Why Europe's 'last dictator' might win
Belarus leader Alexander Lukashenko seeks a third term in Sunday's election.
In this small, snow-blanketed industrial town, opposition candidate Alexander Milinkevich drew applause from a crowd of about 700 with a stinging critique of the 12-year rule of Belarussian president Alexander Lukashenko. He pledged to end the reign of "fear, humiliation, and lies" if he is elected on March 19.
A few police officers watched impassively from the back row, but no one interfered as townspeople asked questions and stepped forward to shake hands with Lukashenko's leading rival.
It's a crucial election in Belarus, a former Soviet republic of 10 million the State Department has described as "the last outpost of tyranny in Europe." Mr. Lukashenko, who changed the Constitution two years ago to permit himself to run for a third term, insists he is playing by democratic rules, competing openly and fairly against three serious contenders. Some events, like the Zhodino meeting, seem to back him up.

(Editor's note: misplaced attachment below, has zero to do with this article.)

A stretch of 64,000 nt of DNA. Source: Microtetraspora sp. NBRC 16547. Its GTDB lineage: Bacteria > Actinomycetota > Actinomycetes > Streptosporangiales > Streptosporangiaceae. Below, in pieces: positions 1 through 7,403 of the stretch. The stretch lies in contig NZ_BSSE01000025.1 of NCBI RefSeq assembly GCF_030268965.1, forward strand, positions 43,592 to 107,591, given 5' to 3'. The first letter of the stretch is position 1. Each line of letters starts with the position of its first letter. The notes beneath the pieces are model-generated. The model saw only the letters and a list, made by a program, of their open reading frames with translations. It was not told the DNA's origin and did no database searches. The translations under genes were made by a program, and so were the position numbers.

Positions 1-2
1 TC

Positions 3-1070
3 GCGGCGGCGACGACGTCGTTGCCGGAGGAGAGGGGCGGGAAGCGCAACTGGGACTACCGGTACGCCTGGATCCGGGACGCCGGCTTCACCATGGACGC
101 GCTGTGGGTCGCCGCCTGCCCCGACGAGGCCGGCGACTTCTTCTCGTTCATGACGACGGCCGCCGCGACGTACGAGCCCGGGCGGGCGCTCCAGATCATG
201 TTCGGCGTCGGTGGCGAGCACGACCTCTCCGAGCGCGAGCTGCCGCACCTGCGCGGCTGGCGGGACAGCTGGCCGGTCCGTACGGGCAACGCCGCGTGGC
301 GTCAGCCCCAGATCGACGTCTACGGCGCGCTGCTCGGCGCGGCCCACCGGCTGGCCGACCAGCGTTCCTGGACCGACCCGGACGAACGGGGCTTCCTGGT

But Mr. Milinkevich, who represents a coalition of 10 opposition parties, says the election is a "total farce" and has pledged to bring thousands of supporters into the streets of Minsk, the capital city, Sunday to protest despite a government ban on election-day demonstrations.
"We're against revolution, but we have the right to express ourselves peacefully," he says. "We expect provocations [from the authorities], perhaps even a bomb. Sometimes people have to give their lives for freedom, but I don't want anyone to be killed. I've warned the authorities that they will be responsible for what happens."
Nearly 300 of Milinkevich's supporters have been arrested in the past month, many sentenced to 15-day prison terms for such offenses as "organizing unsanctioned campaign events." Dozens of independent newspapers have been closed, nongovernmental organizations shuttered, and most opposition rallies declared illegal.
"Lukashenko allows some democratic window-dressing because he needs to demonstrate his legitimacy to the world," says Oleg Manaev, an independent sociologist in Minsk. "But all independent media, politicians and scholars in Belarus are under intense pressure. We face a real war against us."